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Other titles in the Rhetoric, Culture, and Social Critique series:
Places of Public Memory: The Rhetoric of Museums and Memorials (Albma Rhetoric Cult & Soc Crit)by Greg Dickinson
Synopses & Reviews
Though we live in a time when memory seems to be losing its hold on communities, memory remains central to personal, communal, and national identities. And although popular and public discourses from speeches to films invite a shared sense of the past, official sites of memory such as memorials, museums, and battlefields embody unique rhetorical principles.
Places of Public Memory: The Rhetoric of Museums and Memorials is a sustained and rigorous consideration of the intersections of memory, place, and rhetoric. From the mnemonic systems inscribed upon ancient architecture to the roadside accident memorials that line Americaand#8217;s highways, memory and place have always been deeply interconnected. This book investigates the intersections of memory and place through nine original essays written by leading memory studies scholars from the fields of rhetoric, media studies, organizational communication, history, performance studies, and English. The essays address, among other subjects, the rhetorical strategies of those vying for competing visions of a 9/11 memorial at New York Cityand#8217;s Ground Zero; rhetorics of resistance embedded in the plans for an expansion of the National Civil Rights Museum; representations of nuclear energyand#8212;both as power source and weaponand#8212;in Cold War and postand#8211;Cold War museums; and tours and tourism as acts of performance.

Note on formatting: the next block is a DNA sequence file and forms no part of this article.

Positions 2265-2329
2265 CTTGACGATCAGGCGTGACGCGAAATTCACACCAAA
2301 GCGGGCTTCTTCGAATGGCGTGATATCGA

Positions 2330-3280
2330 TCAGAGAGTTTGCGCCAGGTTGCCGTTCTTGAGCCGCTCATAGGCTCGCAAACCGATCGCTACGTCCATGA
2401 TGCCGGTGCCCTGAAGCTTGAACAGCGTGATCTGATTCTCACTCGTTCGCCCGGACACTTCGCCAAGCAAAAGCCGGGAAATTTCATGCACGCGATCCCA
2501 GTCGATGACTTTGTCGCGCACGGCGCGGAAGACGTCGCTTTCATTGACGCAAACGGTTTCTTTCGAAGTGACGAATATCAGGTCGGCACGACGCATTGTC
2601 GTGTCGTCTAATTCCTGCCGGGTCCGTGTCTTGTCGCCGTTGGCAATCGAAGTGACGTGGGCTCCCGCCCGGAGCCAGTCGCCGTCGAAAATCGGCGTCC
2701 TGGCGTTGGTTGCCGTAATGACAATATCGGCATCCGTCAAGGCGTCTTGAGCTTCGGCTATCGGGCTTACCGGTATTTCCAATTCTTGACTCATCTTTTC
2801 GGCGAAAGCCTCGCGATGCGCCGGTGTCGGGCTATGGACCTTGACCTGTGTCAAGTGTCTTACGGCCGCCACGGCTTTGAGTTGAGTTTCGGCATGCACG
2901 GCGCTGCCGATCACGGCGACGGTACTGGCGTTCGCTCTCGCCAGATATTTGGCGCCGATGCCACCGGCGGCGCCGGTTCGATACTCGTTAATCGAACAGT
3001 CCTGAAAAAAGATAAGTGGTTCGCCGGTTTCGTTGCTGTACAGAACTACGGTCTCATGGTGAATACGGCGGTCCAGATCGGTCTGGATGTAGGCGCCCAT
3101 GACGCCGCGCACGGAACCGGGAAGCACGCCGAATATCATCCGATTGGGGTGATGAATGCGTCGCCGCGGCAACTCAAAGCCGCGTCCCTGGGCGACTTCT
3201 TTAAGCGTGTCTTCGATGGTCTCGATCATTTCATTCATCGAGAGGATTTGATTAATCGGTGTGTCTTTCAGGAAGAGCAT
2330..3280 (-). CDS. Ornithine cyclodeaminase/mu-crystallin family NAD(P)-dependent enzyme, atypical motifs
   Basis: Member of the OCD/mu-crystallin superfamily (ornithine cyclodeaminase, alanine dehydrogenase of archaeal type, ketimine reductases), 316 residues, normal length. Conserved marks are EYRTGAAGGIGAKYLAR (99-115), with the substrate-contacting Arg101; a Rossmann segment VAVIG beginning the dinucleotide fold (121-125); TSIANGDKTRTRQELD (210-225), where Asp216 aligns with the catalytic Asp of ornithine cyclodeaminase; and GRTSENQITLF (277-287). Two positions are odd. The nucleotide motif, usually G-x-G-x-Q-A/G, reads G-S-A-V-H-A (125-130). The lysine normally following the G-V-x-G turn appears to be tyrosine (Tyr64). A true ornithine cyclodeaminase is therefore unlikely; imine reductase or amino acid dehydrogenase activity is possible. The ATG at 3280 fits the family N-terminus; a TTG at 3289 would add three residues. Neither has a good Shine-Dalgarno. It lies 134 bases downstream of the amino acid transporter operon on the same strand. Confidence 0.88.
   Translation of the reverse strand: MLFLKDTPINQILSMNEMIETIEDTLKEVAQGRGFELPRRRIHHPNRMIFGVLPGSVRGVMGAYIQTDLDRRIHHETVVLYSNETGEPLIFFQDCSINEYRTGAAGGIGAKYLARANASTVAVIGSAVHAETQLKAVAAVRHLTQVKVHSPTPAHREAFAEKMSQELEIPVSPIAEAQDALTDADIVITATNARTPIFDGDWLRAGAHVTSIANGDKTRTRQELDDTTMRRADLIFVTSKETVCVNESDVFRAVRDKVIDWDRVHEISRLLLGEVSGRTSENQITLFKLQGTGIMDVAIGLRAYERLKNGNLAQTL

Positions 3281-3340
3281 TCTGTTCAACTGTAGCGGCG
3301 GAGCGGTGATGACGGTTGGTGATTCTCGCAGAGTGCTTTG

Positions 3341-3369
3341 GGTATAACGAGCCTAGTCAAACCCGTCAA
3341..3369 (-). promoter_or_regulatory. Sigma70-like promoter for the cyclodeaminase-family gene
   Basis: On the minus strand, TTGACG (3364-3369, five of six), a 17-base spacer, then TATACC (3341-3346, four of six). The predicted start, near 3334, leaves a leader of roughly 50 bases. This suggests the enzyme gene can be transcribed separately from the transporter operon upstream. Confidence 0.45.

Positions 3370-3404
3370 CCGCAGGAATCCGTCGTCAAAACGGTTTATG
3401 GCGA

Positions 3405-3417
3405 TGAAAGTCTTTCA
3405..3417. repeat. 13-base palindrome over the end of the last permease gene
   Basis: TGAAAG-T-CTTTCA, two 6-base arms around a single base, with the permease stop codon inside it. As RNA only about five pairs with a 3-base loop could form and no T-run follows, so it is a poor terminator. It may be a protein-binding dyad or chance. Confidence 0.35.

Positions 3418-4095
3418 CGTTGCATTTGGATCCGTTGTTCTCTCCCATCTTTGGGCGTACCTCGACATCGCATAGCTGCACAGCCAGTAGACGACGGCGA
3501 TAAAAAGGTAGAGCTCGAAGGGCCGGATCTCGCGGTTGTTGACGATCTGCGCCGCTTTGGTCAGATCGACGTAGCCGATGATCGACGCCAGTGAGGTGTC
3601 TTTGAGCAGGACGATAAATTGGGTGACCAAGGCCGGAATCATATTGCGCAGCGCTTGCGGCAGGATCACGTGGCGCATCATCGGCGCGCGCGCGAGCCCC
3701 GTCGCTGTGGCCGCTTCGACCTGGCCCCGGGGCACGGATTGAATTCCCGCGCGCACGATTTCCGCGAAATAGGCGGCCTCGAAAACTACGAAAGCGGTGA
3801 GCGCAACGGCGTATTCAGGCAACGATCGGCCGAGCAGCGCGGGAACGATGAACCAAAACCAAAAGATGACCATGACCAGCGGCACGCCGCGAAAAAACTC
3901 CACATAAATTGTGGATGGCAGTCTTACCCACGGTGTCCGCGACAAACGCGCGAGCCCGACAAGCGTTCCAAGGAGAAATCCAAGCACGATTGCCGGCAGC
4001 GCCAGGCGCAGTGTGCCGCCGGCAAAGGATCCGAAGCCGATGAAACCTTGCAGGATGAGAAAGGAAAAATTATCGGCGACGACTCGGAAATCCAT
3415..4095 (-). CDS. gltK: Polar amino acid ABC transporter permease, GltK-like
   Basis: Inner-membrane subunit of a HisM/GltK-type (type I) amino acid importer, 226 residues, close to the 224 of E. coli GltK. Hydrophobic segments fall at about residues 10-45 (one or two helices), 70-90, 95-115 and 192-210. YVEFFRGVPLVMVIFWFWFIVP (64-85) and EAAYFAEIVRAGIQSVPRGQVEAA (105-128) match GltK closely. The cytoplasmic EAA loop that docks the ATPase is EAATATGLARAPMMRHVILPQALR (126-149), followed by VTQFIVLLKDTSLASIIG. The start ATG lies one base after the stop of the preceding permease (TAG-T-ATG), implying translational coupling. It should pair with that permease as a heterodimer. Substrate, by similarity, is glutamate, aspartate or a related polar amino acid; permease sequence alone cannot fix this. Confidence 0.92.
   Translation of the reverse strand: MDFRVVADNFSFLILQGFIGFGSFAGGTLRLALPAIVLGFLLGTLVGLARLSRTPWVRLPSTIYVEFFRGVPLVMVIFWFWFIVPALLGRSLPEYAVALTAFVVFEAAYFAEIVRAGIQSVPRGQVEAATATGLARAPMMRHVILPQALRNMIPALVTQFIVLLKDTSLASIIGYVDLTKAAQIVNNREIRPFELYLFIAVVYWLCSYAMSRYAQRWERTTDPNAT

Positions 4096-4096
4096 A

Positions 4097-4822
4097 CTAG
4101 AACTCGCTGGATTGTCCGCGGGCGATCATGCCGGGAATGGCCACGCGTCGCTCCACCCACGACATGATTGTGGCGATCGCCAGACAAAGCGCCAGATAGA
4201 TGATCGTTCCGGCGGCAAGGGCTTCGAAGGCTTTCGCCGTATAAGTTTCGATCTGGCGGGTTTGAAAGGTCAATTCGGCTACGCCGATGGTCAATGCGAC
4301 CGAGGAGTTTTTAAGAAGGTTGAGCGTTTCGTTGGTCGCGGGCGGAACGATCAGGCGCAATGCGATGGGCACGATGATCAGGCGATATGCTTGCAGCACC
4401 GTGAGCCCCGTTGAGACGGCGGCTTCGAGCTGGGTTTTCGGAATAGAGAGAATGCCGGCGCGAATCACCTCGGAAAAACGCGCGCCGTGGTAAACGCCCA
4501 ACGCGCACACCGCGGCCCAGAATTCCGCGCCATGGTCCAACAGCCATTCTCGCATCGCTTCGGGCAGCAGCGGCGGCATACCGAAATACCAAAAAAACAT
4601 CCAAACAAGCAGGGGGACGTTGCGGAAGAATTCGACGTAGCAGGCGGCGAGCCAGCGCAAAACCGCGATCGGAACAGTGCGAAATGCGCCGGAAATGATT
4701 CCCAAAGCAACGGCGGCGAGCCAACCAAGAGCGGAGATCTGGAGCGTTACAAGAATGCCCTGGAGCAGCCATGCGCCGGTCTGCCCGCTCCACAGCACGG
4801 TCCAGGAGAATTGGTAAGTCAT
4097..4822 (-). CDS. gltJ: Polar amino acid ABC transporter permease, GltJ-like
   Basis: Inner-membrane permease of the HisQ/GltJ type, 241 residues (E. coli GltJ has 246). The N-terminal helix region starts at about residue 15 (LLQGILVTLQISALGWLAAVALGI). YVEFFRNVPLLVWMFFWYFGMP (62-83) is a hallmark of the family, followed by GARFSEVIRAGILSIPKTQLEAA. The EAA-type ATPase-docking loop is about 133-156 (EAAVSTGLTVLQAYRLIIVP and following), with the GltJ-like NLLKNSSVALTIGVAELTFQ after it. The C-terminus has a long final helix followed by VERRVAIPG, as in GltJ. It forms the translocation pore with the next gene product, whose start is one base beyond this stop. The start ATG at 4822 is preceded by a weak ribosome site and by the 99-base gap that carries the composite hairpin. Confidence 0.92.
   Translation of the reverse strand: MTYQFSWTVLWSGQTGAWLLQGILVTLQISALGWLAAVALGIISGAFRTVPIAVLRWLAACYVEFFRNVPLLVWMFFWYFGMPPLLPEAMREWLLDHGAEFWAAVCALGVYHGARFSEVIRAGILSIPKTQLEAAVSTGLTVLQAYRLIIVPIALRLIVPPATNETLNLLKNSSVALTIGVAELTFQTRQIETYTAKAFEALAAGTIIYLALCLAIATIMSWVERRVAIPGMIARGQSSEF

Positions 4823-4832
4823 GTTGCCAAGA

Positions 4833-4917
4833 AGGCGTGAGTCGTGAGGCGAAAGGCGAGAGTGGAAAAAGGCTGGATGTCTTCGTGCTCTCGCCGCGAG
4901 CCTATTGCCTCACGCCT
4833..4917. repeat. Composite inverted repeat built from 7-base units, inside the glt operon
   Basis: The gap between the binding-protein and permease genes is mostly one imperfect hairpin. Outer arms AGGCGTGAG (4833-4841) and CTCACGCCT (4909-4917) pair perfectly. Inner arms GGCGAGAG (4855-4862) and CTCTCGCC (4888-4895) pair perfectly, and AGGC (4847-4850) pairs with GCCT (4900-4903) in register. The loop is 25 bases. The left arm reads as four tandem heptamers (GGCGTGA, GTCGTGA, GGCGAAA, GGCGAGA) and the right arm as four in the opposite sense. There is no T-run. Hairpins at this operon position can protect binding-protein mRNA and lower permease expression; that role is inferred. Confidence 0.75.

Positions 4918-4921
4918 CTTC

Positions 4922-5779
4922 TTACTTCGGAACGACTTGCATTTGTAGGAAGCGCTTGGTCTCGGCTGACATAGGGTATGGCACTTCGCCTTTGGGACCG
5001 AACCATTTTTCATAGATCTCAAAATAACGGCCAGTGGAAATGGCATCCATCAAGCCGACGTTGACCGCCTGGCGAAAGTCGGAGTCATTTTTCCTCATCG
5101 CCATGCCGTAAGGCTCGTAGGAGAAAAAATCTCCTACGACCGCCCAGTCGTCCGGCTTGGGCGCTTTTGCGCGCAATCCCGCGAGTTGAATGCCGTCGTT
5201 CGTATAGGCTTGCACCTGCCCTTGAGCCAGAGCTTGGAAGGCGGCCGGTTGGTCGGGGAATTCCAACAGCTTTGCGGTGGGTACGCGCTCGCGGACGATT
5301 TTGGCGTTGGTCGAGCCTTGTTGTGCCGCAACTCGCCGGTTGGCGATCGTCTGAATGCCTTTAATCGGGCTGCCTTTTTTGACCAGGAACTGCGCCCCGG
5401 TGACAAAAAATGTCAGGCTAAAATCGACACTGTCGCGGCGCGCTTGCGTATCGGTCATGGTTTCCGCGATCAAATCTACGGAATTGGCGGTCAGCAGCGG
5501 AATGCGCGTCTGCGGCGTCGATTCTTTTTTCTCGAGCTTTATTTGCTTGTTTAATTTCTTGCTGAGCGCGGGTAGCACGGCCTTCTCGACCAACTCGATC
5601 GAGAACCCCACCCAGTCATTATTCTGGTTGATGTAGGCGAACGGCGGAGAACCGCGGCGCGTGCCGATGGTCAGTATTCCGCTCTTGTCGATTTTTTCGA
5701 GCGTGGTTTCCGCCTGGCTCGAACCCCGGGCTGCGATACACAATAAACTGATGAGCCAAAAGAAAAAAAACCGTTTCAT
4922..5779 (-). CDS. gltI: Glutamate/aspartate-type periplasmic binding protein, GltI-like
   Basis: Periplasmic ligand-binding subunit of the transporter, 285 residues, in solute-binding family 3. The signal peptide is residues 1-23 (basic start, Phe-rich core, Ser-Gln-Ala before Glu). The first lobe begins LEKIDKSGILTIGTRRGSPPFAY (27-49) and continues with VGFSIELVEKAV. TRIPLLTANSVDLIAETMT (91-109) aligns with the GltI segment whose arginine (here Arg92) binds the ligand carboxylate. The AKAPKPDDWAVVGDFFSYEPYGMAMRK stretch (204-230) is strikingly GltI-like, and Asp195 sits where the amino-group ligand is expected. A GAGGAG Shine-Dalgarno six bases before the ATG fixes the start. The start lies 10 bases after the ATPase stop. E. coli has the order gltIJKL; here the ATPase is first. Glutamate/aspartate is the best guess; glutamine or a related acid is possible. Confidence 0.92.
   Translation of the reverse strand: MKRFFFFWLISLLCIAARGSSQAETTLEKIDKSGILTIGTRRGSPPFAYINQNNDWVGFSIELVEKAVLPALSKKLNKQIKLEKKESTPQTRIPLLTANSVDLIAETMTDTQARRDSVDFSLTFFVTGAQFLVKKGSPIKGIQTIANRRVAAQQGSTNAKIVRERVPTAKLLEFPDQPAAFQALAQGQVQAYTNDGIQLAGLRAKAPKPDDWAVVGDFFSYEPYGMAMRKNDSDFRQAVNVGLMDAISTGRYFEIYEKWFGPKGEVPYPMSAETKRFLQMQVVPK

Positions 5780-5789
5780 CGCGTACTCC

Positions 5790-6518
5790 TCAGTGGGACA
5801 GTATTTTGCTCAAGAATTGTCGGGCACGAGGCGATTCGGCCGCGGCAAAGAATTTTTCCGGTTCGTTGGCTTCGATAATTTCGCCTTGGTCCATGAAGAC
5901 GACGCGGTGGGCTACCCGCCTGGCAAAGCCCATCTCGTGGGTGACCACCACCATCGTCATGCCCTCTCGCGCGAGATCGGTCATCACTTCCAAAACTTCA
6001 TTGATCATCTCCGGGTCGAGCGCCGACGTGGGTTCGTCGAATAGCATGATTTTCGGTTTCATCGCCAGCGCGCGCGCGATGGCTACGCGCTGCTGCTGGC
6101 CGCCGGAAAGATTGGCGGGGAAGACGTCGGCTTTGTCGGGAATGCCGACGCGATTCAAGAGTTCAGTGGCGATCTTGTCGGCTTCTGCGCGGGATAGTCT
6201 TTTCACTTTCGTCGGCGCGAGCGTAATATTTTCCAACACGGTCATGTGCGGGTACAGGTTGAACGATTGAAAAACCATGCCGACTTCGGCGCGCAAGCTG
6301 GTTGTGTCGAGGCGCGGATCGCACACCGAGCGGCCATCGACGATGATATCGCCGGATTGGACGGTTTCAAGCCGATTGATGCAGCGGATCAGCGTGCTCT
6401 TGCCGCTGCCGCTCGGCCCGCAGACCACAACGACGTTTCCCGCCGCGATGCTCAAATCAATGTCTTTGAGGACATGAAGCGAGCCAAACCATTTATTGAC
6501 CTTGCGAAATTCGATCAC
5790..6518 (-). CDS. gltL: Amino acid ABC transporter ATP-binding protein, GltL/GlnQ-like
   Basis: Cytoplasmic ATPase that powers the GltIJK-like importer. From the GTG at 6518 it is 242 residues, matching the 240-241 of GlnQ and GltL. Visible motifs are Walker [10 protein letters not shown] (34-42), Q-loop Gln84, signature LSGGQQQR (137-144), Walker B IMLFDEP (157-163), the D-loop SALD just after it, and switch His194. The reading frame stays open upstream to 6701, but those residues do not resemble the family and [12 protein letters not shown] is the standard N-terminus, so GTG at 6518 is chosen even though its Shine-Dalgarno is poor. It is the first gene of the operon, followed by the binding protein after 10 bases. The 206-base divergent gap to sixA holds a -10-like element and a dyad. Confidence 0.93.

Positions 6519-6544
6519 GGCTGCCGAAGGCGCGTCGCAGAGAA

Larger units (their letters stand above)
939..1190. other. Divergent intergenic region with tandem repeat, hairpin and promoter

By focusing on and#8220;officialand#8221; places of memory, the collection causes readers to reflect on how nations and local communities remember history and on how some voices and views are legitimated and others are minimized or erased.
Places of Public Memory: The Rhetoric of Museums and Memorials is a sustained and rigorous consideration of the intersections of memory, place, and rhetoric.
About the Author
Greg Dickinson is Associate Professor of Communication Studies at Colorado State University.
Carole Blair is Professor of Communication Studies at the University of North Carolina.
Brian L. Ott is Professor of Communication Studies at the University of Colorado Denver and author of The Small Screen: How Television Equips Us to Live in the Information Age.
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